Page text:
Sure can. Few surprises in this article (even in the “surprising findings” section), but maybe a few things to comment on:
“In order to lead a happy life, a rewarding life, you need to be active,” says Veenhoven. “So involvement is more important to happiness than knowing the why, why we are here.”
Good to highlight this every now and then when talking so much about idleness: Most idlers I know are actually quite active. They just aren’t necessarily active in the way society prescribes. The idler’s ideal is to sovereignly decide upon the things he does, all while retaining enough time to simply do nothing (or enjoy life).
Supporting this argument is an anecdote from the same article. It explains how a pensioneer felt happier after consciously seeking more activities that pleased her, opposed to merely doing the things she was expected to do (like the never-ending household chores):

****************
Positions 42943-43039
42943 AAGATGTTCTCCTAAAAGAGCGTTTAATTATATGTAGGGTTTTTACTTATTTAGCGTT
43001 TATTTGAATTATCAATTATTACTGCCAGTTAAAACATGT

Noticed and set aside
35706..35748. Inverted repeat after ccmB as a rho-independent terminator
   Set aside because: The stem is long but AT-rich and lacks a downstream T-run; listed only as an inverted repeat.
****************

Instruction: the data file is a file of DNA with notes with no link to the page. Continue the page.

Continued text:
“You can make everything clean and tomorrow it’s dirty again, so why do it? Or don’t do it too often. I like to read. So now I just pick up a book I want to read and leave all the other things.”
One last quote from the piece:
People who drink in moderation are happier than people who don’t drink at all.
Just as above, no suprise here. While – at least in Germany – the soft drink world seems to be catching up a bit, ((In case it’s different where you live, a growing market is emerging here for artisanal/alternative soft drinks, often based on organic or uncommon ingredients; some even manage to significantly reduce the use of sugar (or high fructose corn syrup). Much better than Coca-Cola.)) most of the finest cold beverages ever created contain alcohol. Enjoying these in good company certainly raises the spirit (and occasionally leads to interesting stories, too). For starters, I’d recommend a glass of Zacapa 23 after a good meal.